Together with Alex, Keki and Zoli I had the chance to attend this year's Stretch Conf. In short, it's a 2-day "leadership and management conference", but I'd recommend it to everyone interested in self-motivation, self-consciousness, self-organization and related fields. It was an inspiring event. Therefore, I decided that instead of summarizing the talks, I list the best takeaways I had from the event. If you like one of them, the recordings are available from every talk, thanks to Ustream.
1. Be present.
David Allen's Getting Things Done was a huge hit in the Hungarian blogosphere in the mid-2000s, back when I used to blog regularly on Kispad. Still it was never this clear to me what his technique's best result is. "Your head is for having ideas, not for holding them". Stress comes from inappropriate engagement with things. Your mind is full of those things you haven't decided on - or you haven't parked in a safe place. If you manage to implement a system you can trust to capture and organize your thoughts, it will free you to focus on the moments where you are, to be present there - in your work, and with your family.
A small tip at the end that I liked: have a notepad by your bed - sleep better. [video]
2. Every conversation is public speaking.
Everyone is stressed about public speaking. But if you think about it, every conversation that you're having with at least one other person is, in a way, public speaking, and therefore a great opportunity to practice for when you have to talk in front of a larger group. Jan Nolte's coming from a theater background, and she shared some tips for public speaking that worked well for actors. Some of these:
- The director might know if you miss a word or make a mistake - the audience shouldn't.
- Leave them wanting more (your encore is their questions).
- Practice your body language. Simple exercise: stand up for a few minutes in front of your friends or family. Don't play with your feet, hands, don't walk, just stand.
- Stronger and deeper voice suggests power. You can practice it when you order coffee, with your friends, etc. [video]
3. The implications that people hold determine outcomes.
Peter Heslin explained researches about the differences between fix and growth mindset. It was especially eye-opening for me as a parent of two young daughters. I'll just paste here a slide about a study that was done on students who received slightly different praises after the results of an IQ test. The left column is the fixed mindset, the right is the growth one.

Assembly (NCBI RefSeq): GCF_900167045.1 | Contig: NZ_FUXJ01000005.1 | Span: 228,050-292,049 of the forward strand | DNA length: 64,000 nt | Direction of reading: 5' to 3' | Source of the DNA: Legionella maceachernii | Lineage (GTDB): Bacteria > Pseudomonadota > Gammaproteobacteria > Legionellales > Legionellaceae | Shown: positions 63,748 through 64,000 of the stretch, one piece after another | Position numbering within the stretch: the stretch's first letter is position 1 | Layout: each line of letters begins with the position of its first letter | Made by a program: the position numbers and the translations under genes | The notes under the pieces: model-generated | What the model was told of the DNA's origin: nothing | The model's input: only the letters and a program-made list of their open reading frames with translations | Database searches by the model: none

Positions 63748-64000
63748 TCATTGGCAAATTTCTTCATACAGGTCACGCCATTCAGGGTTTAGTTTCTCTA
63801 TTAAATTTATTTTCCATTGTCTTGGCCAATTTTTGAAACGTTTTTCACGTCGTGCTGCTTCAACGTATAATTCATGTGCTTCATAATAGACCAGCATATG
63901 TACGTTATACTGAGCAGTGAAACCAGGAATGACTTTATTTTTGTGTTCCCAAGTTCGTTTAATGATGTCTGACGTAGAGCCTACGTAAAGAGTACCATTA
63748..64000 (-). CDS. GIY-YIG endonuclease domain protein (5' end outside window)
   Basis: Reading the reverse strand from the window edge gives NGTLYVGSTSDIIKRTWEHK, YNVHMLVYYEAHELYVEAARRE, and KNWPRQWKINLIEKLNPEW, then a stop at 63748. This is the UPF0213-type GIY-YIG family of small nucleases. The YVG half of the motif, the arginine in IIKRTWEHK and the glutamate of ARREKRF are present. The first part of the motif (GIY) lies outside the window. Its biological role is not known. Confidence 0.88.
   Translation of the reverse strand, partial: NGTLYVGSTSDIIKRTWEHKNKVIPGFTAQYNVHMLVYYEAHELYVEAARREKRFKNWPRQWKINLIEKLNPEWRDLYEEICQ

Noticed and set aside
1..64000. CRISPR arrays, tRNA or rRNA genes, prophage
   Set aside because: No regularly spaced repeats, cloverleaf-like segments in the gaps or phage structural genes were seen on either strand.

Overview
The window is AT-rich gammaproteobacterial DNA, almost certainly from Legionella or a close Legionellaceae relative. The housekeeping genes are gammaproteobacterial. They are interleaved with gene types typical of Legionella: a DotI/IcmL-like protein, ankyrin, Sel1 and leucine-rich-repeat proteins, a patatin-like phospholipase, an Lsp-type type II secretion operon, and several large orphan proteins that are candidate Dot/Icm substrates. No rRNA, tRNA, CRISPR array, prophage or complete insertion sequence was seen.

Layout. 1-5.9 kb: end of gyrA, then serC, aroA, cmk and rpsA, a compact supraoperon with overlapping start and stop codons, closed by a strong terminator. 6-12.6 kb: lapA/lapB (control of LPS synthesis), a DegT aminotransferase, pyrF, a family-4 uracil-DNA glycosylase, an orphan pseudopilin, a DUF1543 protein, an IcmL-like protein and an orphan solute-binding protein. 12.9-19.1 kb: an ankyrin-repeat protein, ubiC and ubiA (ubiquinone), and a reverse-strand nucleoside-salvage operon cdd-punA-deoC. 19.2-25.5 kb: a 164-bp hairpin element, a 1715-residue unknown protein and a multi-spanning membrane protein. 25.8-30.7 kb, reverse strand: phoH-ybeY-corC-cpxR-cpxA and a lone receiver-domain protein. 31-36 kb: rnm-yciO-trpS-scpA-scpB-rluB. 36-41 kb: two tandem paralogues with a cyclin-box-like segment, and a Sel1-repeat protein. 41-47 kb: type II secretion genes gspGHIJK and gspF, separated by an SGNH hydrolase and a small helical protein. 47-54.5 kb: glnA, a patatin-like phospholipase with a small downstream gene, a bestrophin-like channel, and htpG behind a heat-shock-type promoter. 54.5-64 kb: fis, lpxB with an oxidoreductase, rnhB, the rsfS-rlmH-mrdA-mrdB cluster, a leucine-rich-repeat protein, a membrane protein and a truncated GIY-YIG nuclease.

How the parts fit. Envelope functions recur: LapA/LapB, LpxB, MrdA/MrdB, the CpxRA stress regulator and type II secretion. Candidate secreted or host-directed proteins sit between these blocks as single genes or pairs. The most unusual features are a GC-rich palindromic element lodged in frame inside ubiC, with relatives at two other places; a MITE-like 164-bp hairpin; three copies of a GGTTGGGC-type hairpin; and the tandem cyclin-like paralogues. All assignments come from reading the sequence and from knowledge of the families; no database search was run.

4. Leadership is about listening to intents instead of giving instructions. Stop telling people what to do.
David Marquet, about to captain a nuclear submarine, quickly realized that the old navy authority pyramid is just not working when his first technically impossible instruction carried all the way down the hierarchy ladder without an eyebrow being raised. He quickly realized that everyone was blindly following orders, even if they knew these were stupid. He decided to reform the system to push authority down instead of bubbling information up, saying decisions should be made where the information is.
This is initially hard for everyone, but can be practiced. For example, to try giving away control, next time you're in a restaurant, let your friend choose what you'll eat. It's also hard to make decisions for those who are used to just asking their bosses. They can be trained by asking questions back ("What would you decide if you'd be in my position?"), even framing it as a fast-forward ("Imagine we're 6 months from now, and think back to today, what do you think the right thing would've been to do?").
5. It's a marathon, not a sprint.
What Hugh Williams means is that by allowing yourself to recharge, keeping a good physical shape, and maintaining a successful life-work balance has a positive impact on your work output. He recommends taking all your vacation, getting the necessary sleep, not being on email 24/7, etc. - so you can maintain your performance and avoid burnout. [video]
6. The best ideas happen when you don't care about the output.
7. If you don't have conflict, then the best decisions aren't being made.
Ty Amell's talk was titled "Conflict isn't a bad word", and he was indeed pushing for more conflicts at the workplace. He of course made it clear that conflict can only be built on trust, to make sure everyone feels safe, but once there is a "conflict culture", much better decisions can be made. He argued that fear of conflict leads to artificial harmony - and I can agree with that. [video]
8. Almost nothing went as I thought, everything changes on the road. Still, I can't go home unless I finish.
Zoë Romano is the only person who ran along the full route of a Tour de France. I repeat: she ran along the whole route, 3400 kms, 50km/day, 10 weeks. Incredible. When I saw the description of her talk in the schedule, I expected first-hand tips and techniques on increasing endurance, persistence, stamina. Instead, I got better: she showed that she didn't have any special tricks, she had the same challenges you'd face in every long-endurance event, and it was - as expected - extremely hard. She was honest about all the points where she was close to giving up, all the low morale situations, all the fears. Unexpectedly to me, of these, monotony was the most challenging. "The small, rewardless steps are the hardest; the big mountains offering huge rewards were the most exciting - so in a way the easiest." I think this can be applied to work too. Another one: "If you want to achieve something big, write it down, and make a progress log day by day." She trained for weeks for the Alpe D'Huez ascent alone. [video]